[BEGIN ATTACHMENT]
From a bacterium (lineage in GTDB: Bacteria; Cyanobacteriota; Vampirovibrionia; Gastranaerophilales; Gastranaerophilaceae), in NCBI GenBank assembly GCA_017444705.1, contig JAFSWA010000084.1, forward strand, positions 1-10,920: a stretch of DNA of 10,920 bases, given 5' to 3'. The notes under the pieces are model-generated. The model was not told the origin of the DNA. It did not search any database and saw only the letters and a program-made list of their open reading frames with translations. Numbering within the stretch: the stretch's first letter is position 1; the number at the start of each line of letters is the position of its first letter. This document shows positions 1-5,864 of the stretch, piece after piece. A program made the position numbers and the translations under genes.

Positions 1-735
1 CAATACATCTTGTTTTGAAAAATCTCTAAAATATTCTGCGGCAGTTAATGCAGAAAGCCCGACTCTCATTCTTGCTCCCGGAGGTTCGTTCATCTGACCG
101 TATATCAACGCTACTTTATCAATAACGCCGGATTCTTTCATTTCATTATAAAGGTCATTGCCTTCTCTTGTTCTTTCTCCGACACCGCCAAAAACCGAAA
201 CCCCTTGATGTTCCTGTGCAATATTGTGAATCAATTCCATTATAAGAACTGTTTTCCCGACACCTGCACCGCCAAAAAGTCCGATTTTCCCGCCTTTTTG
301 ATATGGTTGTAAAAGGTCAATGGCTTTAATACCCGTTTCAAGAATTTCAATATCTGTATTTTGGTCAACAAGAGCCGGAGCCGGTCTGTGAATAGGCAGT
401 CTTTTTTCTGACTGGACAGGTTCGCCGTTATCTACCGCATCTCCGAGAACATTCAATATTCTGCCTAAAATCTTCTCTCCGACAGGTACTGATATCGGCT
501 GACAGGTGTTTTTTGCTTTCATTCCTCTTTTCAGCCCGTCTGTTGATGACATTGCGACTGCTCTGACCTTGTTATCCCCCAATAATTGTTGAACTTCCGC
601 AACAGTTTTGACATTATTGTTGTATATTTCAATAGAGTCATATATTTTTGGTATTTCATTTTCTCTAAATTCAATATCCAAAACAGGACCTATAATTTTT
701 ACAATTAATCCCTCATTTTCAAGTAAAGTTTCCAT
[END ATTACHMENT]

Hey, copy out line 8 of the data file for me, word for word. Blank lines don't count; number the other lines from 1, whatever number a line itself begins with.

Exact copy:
501 GACAGGTGTTTTTTGCTTTCATTCCTCTTTTCAGCCCGTCTGTTGATGACATTGCGACTGCTCTGACCTTGTTATCCCCCAATAATTGTTGAACTTCCGC